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"In general, you should only use .htaccess files when you don't have access to the main server configuration file. There is, for example, a common misconception that user authentication should always be done in .htaccess files, and, in more recent years, another misconception that mod_rewrite directives must go in .htaccess files. This is simply not the case. You can put user authentication configurations in the main server configuration, and this is, in fact, the preferred way to do things. Likewise, mod_rewrite directives work better, in many respects, in the main server configuration." -- Apache.org

I would recommend configure Fail2Ban to monitor Apache Auth via HTPasswd

Basically instead of the code going into

/directory/.htaccess

It goes in

/etc/apache2/apache2.conf or /etc/httpd/conf/httpd.conf

This speeds up Apache because it does not have to search each directory recursively for .htaccess, it has all the information needed in once file, apache2.conf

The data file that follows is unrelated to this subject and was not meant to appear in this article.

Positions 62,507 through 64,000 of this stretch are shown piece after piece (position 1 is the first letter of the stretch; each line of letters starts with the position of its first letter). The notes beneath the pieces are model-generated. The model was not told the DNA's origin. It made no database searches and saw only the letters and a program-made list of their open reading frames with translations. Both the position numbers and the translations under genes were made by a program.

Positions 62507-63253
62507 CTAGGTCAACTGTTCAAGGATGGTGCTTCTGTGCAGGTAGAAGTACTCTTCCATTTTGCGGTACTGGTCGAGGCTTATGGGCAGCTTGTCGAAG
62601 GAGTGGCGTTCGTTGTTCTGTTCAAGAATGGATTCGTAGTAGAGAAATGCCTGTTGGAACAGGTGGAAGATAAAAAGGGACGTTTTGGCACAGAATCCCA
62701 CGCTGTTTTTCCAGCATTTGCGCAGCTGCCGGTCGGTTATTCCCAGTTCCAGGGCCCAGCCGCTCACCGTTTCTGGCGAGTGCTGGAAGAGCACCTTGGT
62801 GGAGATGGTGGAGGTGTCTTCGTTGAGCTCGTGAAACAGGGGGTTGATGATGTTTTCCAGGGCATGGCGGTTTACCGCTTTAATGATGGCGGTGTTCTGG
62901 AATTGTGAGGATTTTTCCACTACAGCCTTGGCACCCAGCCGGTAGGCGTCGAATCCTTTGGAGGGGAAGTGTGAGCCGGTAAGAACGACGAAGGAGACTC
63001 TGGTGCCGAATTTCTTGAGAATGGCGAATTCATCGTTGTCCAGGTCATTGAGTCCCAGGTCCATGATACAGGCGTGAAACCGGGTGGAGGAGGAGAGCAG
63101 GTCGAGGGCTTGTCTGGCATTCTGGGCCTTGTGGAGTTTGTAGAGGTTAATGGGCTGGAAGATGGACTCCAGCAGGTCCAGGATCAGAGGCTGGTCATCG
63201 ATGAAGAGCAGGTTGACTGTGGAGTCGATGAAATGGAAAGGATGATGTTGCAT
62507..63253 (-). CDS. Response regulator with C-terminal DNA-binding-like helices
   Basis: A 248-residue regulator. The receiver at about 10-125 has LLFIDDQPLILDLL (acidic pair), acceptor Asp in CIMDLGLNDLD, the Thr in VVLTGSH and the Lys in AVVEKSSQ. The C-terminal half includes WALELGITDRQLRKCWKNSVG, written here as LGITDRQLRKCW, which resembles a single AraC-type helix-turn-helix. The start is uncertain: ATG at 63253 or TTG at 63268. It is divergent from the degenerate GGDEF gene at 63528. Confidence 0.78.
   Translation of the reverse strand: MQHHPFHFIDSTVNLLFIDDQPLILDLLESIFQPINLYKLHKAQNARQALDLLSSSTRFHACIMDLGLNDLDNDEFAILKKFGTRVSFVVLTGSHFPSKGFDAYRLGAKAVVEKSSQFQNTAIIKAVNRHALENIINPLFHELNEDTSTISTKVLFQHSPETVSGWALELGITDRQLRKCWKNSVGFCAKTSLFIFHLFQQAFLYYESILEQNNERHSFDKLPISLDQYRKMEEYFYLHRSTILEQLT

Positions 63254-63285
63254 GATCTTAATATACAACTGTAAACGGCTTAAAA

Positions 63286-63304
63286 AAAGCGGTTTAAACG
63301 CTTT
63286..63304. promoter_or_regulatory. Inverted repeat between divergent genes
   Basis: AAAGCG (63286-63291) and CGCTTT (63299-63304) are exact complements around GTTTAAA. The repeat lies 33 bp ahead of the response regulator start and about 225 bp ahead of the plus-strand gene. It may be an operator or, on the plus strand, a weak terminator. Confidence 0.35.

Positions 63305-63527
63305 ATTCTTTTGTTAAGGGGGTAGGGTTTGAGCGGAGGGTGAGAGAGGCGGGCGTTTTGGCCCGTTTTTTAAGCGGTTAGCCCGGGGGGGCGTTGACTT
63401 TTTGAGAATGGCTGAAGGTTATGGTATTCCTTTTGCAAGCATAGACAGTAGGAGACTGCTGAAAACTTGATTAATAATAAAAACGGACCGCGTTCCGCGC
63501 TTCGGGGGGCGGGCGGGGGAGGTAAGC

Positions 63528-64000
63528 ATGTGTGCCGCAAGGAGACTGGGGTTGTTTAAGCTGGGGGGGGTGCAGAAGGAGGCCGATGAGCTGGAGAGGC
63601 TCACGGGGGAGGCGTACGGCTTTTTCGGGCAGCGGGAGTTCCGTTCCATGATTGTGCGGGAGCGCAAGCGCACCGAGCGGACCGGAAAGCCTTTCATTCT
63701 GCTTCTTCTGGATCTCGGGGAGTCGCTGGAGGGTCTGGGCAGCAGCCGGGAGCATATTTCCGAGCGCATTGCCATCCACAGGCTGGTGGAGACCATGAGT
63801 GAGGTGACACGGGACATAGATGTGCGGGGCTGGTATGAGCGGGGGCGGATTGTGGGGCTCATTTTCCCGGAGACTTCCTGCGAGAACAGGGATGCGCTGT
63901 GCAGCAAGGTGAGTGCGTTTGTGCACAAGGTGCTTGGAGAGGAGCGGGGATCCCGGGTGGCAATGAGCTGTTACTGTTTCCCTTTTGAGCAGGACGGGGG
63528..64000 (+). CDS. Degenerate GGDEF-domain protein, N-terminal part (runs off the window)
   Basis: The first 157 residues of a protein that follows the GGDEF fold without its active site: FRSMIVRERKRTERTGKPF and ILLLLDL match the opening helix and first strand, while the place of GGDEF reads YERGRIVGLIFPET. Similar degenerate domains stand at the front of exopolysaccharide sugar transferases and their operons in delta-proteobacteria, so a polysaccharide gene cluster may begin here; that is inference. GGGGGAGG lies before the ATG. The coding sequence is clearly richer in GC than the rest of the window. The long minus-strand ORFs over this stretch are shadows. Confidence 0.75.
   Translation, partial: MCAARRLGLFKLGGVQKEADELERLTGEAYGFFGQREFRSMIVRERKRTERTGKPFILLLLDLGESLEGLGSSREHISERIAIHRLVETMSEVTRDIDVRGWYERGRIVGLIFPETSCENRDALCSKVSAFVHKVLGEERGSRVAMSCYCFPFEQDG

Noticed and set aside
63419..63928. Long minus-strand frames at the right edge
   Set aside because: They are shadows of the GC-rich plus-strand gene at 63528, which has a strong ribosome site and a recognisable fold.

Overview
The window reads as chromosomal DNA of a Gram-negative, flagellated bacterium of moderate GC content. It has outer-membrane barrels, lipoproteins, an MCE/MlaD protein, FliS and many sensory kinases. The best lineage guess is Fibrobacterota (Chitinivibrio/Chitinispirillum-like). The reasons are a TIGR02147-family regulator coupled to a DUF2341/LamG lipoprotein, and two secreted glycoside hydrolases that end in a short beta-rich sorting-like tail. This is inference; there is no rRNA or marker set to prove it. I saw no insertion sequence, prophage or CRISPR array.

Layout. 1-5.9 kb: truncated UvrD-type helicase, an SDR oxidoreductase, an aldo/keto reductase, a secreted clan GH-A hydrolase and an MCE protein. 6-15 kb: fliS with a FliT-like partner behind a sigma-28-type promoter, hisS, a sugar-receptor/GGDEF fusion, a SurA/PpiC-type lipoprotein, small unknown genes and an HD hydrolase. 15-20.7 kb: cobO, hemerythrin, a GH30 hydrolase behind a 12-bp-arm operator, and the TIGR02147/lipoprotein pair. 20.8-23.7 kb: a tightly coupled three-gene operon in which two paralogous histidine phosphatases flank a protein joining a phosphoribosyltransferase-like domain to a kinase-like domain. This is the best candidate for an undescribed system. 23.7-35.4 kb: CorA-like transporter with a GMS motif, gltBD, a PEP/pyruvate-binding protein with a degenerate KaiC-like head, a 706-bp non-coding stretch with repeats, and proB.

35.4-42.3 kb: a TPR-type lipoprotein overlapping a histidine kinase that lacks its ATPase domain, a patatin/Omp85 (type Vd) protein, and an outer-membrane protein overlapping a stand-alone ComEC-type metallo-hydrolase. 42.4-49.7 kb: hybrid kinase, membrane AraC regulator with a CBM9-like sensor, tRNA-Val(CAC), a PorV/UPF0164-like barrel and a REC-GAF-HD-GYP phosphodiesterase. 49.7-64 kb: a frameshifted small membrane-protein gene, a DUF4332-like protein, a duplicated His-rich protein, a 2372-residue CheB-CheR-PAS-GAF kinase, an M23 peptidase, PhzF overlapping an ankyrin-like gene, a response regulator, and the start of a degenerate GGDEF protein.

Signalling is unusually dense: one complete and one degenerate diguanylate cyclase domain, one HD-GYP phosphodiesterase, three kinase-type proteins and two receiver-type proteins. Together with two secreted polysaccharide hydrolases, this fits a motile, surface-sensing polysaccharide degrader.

Ok so lets secure

/var/www/html/media

Lets Edit Apache2.conf, then create the directory to be protected, then create the .htpasswd file to store Username and Encrypted PWD and finally restart apache to enable changes.

Debian:

sudo apt-get install -y apache2-utils
sudo nano /etc/apache2/apache2.conf && sudo mkdir /var/www/html/media/ 
sudo htpasswd -c /etc/apache2/.htpasswd $USER && sudo service apache2 restart
sudo chown apache:apache /etc/apache2/.htpasswd
sudo chmod 0660 /etc/apache2/.htpasswd

RHEL:

sudo nano /etc/httpd/conf/httpd.conf 
sudo mkdir /var/www/html/media/ 
sudo htpasswd -c /etc/httpd/.htpasswd $USER
sudo service httpd restart
sudo chown apache:apache /etc/httpd/.htpasswd
sudo chmod 0660 /etc/httpd/.htpasswd
NOTE: -c falg after htpasswd creates new file, do not use if adding to .htpasswd as it will overwrite old file (AKA Clobber)

--apache2.conf

 Options Indexes FollowSymLinks Includes ExecCGI
 AllowOverride AuthConfig
 AuthUserFile /etc/apache2/.htpasswd
 AuthName "Authorization Required"
 AuthType Basic
 require user exampleuser


 

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